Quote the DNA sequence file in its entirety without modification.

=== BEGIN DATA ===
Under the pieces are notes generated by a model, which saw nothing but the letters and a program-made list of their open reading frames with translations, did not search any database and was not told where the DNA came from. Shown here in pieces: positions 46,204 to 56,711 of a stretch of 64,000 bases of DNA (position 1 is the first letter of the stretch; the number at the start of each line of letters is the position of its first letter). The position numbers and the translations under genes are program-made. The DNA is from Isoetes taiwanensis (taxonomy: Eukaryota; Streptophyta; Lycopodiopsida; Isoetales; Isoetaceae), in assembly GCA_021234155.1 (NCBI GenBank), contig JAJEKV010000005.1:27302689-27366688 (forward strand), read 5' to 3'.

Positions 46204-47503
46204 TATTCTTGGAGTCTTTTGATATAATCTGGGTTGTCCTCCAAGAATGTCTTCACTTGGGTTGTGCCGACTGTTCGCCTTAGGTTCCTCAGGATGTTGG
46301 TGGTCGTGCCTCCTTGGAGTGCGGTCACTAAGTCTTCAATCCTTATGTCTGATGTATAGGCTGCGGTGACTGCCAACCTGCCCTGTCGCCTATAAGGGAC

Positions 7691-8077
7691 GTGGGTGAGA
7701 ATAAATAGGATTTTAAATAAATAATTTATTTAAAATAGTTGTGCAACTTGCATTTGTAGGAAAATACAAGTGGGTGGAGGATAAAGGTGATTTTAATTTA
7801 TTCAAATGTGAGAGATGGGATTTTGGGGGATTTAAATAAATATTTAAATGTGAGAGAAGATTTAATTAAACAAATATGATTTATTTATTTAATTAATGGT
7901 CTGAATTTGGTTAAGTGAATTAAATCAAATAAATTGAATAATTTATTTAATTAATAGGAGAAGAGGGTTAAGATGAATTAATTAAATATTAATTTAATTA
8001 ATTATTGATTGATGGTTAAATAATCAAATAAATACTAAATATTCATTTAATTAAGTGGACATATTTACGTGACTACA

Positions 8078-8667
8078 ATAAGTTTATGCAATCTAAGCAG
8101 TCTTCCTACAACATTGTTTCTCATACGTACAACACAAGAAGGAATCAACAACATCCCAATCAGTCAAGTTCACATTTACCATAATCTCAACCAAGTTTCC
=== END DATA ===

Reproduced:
Under the pieces are notes generated by a model, which saw nothing but the letters and a program-made list of their open reading frames with translations, did not search any database and was not told where the DNA came from. Shown here in pieces: positions 46,204 to 56,711 of a stretch of 64,000 bases of DNA (position 1 is the first letter of the stretch; the number at the start of each line of letters is the position of its first letter). The position numbers and the translations under genes are program-made. The DNA is from Isoetes taiwanensis (taxonomy: Eukaryota; Streptophyta; Lycopodiopsida; Isoetales; Isoetaceae), in assembly GCA_021234155.1 (NCBI GenBank), contig JAJEKV010000005.1:27302689-27366688 (forward strand), read 5' to 3'.

Positions 46204-47503
46204 TATTCTTGGAGTCTTTTGATATAATCTGGGTTGTCCTCCAAGAATGTCTTCACTTGGGTTGTGCCGACTGTTCGCCTTAGGTTCCTCAGGATGTTGG
46301 TGGTCGTGCCTCCTTGGAGTGCGGTCACTAAGTCTTCAATCCTTATGTCTGATGTATAGGCTGCGGTGACTGCCAACCTGCCCTGTCGCCTATAAGGGAC

Positions 7691-8077
7691 GTGGGTGAGA
7701 ATAAATAGGATTTTAAATAAATAATTTATTTAAAATAGTTGTGCAACTTGCATTTGTAGGAAAATACAAGTGGGTGGAGGATAAAGGTGATTTTAATTTA
7801 TTCAAATGTGAGAGATGGGATTTTGGGGGATTTAAATAAATATTTAAATGTGAGAGAAGATTTAATTAAACAAATATGATTTATTTATTTAATTAATGGT
7901 CTGAATTTGGTTAAGTGAATTAAATCAAATAAATTGAATAATTTATTTAATTAATAGGAGAAGAGGGTTAAGATGAATTAATTAAATATTAATTTAATTA
8001 ATTATTGATTGATGGTTAAATAATCAAATAAATACTAAATATTCATTTAATTAAGTGGACATATTTACGTGACTACA

Positions 8078-8667
8078 ATAAGTTTATGCAATCTAAGCAG
8101 TCTTCCTACAACATTGTTTCTCATACGTACAACACAAGAAGGAATCAACAACATCCCAATCAGTCAAGTTCACATTTACCATAATCTCAACCAAGTTTCC